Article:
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Need For Speed: Shift


Need For Speed: Shift

ESRB: Everyone - E
Platform: Xbox 360
Category: Racing

Developer: Slightly Mad Studios
Publisher: EA


Local single player
8 players online plus leaderboards
65+ cars, 18 real world locations (over 50 different track layouts)
Force feedback wheel support

Despite strong sales from year to year the Need For Speed series has not been immune to criticism, especially in recent years. Each new release seems to bring a different experience (some good, some awful) to the series, so in this sense Need For Speed suffers from a bit of an identity crisis. From police pursuits, the underground race culture, undercover cops, to a take on simulation racing, the varied offerings from year to year have left consumers wondering what Need For Speed really is about.

Enter Slightly Mad Studios as the developer for Need For Speed: Shift, the most recent release in the series. The focus this year being an enhanced driver’s experience intended to capture the raw feeling of driving a performance tuned car to the edge of control. Does it deliver as intended? Does Shift revive a lagging franchise? Read on!


My biggest criticism of past Need For Speed games hasn’t been the graphics, but rather the framerate. Most of the previous release’s have not been as smooth looking in this area, last years Undercover was just plain laughable, and race fans alike know that a smooth framerate really helps how a racing game plays and controls. Happily, Shift plays very smoothly in all viewpoints that you can race from. I found that there is a slight increase in speed and smoothness if you switch to the bumper view. Racing purists will appreciate this. More casual gamers need not worry though as the new cockpit view is very detailed and extremely playable.

With this new found silky smooth goodness you might wonder if the game makes some sacrifices in terms of details, well it does not. Car models are accurate and extremely detailed both inside and out. Even the GPS screen of a BMW is faithfully reproduced. As for the environments, they varied as well as rich in detail, texture, and even activity (e.g. stuff moving in background), giving them a sense of life. The latter is a little touch considering your attention is often directed to the racing, but it helps.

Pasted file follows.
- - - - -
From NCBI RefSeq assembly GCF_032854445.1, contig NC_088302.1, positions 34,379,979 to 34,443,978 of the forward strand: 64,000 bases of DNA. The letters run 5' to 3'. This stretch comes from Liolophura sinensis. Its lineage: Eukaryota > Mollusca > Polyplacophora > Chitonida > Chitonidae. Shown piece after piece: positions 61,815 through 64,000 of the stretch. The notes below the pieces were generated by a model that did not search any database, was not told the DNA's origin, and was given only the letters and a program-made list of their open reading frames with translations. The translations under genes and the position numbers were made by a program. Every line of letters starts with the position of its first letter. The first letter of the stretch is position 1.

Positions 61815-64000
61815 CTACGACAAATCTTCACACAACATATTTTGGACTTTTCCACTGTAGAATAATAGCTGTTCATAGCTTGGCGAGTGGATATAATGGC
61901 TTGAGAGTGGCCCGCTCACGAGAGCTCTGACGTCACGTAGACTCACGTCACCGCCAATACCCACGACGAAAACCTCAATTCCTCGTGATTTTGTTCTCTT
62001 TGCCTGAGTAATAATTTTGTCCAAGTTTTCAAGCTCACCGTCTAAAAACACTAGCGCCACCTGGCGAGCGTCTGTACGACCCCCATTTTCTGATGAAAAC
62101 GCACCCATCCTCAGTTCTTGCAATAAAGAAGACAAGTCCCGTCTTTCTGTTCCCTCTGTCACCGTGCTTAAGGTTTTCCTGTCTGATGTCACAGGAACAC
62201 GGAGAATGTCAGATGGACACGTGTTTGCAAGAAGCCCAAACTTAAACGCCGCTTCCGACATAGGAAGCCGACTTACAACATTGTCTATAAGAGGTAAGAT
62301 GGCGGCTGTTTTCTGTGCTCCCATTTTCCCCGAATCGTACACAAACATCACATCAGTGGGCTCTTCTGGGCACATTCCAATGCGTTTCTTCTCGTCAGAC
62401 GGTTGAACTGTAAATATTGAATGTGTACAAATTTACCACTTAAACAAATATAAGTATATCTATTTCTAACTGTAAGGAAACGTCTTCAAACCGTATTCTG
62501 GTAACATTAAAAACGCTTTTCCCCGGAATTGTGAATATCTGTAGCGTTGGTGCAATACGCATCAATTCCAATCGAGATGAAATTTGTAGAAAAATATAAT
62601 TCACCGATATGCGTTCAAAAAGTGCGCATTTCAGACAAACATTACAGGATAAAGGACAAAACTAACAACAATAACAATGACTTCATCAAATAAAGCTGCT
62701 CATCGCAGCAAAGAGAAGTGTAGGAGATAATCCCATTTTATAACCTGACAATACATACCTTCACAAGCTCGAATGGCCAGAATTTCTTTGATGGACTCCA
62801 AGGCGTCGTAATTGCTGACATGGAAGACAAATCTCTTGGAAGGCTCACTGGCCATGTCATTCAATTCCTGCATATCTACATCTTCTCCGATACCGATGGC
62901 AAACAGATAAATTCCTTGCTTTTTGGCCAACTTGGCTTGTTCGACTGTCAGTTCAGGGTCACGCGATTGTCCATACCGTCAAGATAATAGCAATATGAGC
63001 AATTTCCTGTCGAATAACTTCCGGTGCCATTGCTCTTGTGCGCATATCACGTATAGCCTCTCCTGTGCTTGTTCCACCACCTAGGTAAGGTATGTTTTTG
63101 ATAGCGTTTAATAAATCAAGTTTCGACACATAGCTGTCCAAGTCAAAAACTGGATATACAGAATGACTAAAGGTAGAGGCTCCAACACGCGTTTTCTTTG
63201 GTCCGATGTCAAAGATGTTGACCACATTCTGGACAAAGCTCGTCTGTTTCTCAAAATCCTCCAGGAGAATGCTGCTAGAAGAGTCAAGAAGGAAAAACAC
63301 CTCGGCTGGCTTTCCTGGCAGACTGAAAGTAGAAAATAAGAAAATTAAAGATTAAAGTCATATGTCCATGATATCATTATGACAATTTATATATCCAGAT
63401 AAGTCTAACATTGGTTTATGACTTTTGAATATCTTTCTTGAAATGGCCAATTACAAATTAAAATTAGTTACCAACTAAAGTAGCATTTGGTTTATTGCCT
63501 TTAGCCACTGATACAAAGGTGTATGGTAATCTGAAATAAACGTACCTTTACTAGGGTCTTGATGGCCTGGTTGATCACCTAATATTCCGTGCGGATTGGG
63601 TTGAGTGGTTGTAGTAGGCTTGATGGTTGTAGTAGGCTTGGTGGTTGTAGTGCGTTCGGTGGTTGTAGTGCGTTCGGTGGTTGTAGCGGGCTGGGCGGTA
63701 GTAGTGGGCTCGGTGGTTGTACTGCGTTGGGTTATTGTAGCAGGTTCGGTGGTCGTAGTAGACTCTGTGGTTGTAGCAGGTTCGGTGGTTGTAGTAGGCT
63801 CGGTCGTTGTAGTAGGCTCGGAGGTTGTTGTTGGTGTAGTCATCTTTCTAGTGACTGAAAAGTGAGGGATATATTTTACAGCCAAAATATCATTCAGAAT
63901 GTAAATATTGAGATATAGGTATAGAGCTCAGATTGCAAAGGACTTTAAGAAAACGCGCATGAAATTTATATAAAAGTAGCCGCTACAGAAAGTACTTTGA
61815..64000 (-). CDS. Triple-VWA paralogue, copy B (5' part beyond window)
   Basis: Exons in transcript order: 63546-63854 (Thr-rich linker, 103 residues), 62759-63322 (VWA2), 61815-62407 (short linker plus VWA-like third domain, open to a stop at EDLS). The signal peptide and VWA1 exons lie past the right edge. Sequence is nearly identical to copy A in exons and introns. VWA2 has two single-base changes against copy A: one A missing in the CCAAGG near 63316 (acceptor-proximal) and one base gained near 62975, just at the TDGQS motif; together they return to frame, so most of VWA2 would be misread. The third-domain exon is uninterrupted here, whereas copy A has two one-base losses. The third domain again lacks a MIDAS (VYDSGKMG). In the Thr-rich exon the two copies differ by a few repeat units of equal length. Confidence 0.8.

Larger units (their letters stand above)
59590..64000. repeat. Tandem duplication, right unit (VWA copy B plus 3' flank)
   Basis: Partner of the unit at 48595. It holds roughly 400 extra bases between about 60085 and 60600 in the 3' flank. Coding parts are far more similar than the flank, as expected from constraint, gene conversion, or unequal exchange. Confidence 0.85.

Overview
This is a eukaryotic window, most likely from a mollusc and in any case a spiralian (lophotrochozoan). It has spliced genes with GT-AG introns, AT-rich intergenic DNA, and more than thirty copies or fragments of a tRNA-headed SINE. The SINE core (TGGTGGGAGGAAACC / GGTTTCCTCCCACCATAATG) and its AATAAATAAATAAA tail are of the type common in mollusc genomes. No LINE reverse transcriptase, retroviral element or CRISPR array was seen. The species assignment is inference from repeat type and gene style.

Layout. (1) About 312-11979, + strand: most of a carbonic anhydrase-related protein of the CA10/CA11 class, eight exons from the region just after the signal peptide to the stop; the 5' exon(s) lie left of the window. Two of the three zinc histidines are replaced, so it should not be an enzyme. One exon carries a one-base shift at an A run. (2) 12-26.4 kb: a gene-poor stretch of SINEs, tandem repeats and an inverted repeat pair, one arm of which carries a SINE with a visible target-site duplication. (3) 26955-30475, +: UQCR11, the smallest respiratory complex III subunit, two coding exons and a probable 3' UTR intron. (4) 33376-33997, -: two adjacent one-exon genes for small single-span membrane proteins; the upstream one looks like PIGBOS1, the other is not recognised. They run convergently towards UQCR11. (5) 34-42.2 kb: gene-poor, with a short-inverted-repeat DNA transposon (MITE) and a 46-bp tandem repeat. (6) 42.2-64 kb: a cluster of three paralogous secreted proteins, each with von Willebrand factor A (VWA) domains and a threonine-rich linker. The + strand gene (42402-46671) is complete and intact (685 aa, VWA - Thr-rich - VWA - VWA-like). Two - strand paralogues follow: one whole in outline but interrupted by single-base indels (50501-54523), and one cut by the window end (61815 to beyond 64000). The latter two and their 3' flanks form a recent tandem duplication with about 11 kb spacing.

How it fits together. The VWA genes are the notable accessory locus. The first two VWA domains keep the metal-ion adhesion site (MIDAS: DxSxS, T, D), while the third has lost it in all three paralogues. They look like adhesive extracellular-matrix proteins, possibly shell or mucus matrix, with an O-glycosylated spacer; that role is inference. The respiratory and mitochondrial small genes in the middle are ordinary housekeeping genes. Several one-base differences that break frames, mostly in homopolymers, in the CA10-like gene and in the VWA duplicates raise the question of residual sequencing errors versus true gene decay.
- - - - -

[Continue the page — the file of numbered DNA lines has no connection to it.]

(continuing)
I am not sure the graphical touches around the driver’s perspective will be for everyone, but I thought they added a nice sense of immersion to the gameplay. These effects are muted in all the other viewpoints other then the cockpit, something that I wonder was done on purpose in an effort to get you to experience this new view. As I played I found that the hood viewpoint seems a bit high for my liking, almost as if it were a top-of-the-windshield and you could see over the roofs of your opponents. It is not a deal breaker, just something that I noticed and something I am sure the die-hard racing fan may notice too.


The developers were seemingly were intent to re-create the visceral experience of driving a performance tuned race car and this extends to Shift’s sound. Cars are loud and throaty and there are plenty of environmental sounds to enhance the experience. Tires scrub and squeal, wind rushes with ferocity at high speeds, and cars grind and crunch satisfyingly.

There is no soundtrack during race events. As a fan of race games that skew to the more realistic side of things this is something that I prefer. Drift events do feature a loud music soundtrack however. I am sure this is to try and capture the drift culture, but I found it distracting and wanted it off. All of this is wrapped up nicely in a 5.1 surround sound bow. People should find a lot to enjoy in the audio of this game.


A couple of years ago, the Need For Speed series made an attempt at bringing a sim-like racing feel in NFS: Pro Street. The game really wasn’t that great though. NFS: Shift feels like a successor to Pro Street in some ways. Street racing is out again in favour of track based racing. This time however the experience is far more refined and centers largely around the driver experience in both how the game is played and the goals you must achieve.

Shift has a very noticeable lack of any sort of story in the career mode. There is no live action cut scenes or cheesy acting, which I actually enjoyed, just straight out racing this time around. Cut scenes serve only to highlight new events and tiers in Shift. While many might applaud this I have always felt the story elements were one of the points of differentiation of Need For Speed from other racing series. I can’t say I’m entirely happy to see it gone; especially after a game like Race Driver was able to blend accessible sim-like physics with at least a bit of a story. That being said, it comes to personally choice rather you enjoy a story or just want a straight out racing game.

I found that the most evident addition to the gameplay is the cockpit view. Developer Slightly Mad has done a very good job of capturing an exceedingly nice viewpoint from in the car. The interiors are nicely detailed and there is a good field of peripheral vision as well. Kudos also for functioning rear and side mirrors in this view as well. While there is your standard third person, bumper, and hood views, clearly Shift is intended to be played from the cockpit view. This perspective mimics the movement of the driver’s head in reaction to the different g-forces encountered when racing. Go over some bumps and the camera bounces up and down. Take a hard bump or crash and your vision blurs for a moment or two depending on how severe the impact. When you reach high speeds your immediate surroundings blur while the track ahead stays crystal clear in a sort of ‘narrowing of focus’ at high speeds. All of this makes for a very immersive gameplay experience.